multiple mime-types for the same file?
Dave Cridland [Home]
dave at cridland.net
Tue May 25 02:27:11 EEST 2004
On Mon May 24 18:24:25 2004, David Faure wrote:
> On Monday 24 May 2004 18:39, Dave Cridland [Home] wrote:
> > There are ones listed without the 'x-' prefixed that are not
> listed > at IANA, such as 'application/illustrator',
> 'application/smil', etc. Submit bug reports, apparently that's the
> preferred way.
Okay... I parsed the application registry from IANA (after manually
editing the truly vile HTML to make it parse. Yuk.):
IANA has 351. [All registered, obviously.]
XDG-0.14 has 198. [46 in registered format, I think - not x. or x-]
In common: 22
XDG-0.14 registered format, not in IANA: 24
I think this is accurate, but I'm not 100% yet.
I'll checkout CVS in the morning and start on the others.
Then I'll start going through the bogus types finding matches, and
the x-prefixed types looking for registered variants - in that order.
I didn't think it was quite this bad, to be honest.
> > I think most of the vendor tree ones are made up >
> 'application/vnd.corel-draw' is, for instance, but would, I think,
> be > registered as 'application/vnd.corel.draw' anyway, unless it
> became > an 'image' type, of course. I don't expect to see any of
> these in the > database at all, it's ridiculous that they're there.
> Why? We do need to identify all types of files.
Point being it's not in IANA, so it needs to be an x-prefixed type.
The fact a media type for Corel Draw! is there at all is fine, it
just has a media type specified which doesn't exist, and requires
registration. Since writing that, I did notice that many of the
earlier vnd. registrations are in that format, so much of that
paragraph was incorrect, though.
> > A shared content/media/mime type database is a fantastic idea,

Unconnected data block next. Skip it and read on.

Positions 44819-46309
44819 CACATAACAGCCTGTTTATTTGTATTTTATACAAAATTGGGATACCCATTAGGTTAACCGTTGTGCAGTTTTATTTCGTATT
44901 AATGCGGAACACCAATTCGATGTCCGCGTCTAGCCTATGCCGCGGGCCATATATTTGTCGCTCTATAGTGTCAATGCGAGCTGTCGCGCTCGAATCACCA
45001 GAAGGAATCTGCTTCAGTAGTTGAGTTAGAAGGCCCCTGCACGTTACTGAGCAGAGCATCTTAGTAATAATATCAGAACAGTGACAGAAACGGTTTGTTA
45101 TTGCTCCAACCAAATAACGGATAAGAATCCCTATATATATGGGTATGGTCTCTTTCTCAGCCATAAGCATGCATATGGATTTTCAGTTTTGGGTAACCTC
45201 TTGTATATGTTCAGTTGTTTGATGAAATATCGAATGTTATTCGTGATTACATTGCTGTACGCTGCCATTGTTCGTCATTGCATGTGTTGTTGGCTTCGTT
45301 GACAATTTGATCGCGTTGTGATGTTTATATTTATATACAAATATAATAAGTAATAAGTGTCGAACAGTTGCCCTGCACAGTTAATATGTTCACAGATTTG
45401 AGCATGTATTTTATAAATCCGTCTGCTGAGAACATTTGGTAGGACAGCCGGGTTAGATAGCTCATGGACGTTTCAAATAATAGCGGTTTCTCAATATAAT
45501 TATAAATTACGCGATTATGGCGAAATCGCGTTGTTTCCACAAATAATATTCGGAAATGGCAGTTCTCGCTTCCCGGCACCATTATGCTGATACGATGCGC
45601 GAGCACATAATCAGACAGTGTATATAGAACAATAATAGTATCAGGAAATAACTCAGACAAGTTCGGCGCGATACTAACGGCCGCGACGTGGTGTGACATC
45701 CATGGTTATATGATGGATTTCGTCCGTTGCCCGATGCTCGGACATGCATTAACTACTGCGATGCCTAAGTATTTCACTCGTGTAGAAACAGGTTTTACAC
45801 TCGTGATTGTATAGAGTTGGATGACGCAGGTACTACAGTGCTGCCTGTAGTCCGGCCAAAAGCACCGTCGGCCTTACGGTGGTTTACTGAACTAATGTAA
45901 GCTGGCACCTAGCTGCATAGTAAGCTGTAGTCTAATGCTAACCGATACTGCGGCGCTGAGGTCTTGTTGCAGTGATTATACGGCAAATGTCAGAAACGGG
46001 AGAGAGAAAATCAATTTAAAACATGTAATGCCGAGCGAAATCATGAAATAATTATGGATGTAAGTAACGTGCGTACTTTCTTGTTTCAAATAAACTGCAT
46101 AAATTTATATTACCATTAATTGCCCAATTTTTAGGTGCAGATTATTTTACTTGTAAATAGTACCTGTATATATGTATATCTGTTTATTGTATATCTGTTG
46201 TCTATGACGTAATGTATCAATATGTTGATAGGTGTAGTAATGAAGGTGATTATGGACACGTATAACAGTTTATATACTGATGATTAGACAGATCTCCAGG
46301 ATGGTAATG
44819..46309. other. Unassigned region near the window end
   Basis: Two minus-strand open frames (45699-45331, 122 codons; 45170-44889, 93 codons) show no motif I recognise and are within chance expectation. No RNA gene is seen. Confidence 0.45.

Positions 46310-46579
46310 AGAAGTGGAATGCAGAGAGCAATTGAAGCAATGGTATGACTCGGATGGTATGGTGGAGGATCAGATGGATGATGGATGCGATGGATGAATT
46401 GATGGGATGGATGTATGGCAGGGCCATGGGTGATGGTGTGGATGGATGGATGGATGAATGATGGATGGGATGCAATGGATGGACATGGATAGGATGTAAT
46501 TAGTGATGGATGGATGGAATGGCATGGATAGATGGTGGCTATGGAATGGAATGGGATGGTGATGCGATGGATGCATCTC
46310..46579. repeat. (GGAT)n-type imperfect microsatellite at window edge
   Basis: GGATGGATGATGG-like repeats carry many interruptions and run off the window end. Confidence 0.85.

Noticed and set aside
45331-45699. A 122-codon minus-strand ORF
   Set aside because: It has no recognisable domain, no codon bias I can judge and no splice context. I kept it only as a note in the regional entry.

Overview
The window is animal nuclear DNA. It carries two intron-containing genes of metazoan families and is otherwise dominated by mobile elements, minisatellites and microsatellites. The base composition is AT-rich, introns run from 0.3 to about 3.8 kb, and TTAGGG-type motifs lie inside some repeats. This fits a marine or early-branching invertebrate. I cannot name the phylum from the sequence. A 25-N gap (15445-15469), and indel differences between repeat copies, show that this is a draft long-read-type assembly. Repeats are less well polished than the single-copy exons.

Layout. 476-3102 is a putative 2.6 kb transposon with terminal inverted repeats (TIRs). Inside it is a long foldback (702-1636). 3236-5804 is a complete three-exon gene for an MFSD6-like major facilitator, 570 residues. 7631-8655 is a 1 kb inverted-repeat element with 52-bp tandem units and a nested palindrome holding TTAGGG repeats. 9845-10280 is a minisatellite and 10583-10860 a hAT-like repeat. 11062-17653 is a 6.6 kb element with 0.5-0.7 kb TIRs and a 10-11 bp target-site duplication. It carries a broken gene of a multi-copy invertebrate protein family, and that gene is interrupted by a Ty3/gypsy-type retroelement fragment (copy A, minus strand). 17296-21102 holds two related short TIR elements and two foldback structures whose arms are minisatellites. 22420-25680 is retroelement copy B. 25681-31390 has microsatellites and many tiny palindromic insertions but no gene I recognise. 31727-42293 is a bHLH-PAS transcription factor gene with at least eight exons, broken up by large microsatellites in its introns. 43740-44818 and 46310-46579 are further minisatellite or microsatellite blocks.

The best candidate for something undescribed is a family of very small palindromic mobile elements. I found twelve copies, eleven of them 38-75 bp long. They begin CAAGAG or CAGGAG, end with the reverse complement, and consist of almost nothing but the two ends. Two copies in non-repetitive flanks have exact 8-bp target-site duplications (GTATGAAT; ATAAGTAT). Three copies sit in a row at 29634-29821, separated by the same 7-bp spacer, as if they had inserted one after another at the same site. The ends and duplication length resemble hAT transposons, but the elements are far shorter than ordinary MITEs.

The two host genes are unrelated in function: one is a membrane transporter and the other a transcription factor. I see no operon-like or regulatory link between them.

> don't > get me wrong, it's just that there already is one,
> maintained by IANA.
> Without translations, without icons, without any control from us to
> quickly add
> what we need, and without a whole bunch of mimetypes that we need.
I agree the IANA database has no translations, I specifically stated
that in the immediately following sentence, which you cut. Hence I
agree to additional information, although in many ways I'd prefer it
if the IANA database were expanded, as I also said.
Otherwise, the data is all at IANA where the types are registered,
although not generally in computer readable form, which I also
expressed regret over.
> And it's just not as easy as pointing them to our .xml file, you
> need to
> register each and every mimetype separately, with details about what
> this file type is about, etc. If you feel like it, feel free to go
Damn them IANA people, why can't they adhere to our standards. ;-)
1) You can register MIME types via email, multiply if you so choose.
There's an online form to make single ones easier.
2) Many of the details for registered types are actually pretty
sketchy, but it would be nice if we had good information, and I think
they're stricter about it than they were.
3) It's not a quick process, no, nor is it intended to be, since it's
a definitive list, and mistakes would be bad.
It'd be fantastic to register them all, of course, but I very much
doubt I've the knowledge of the formats to do them justice. I'll take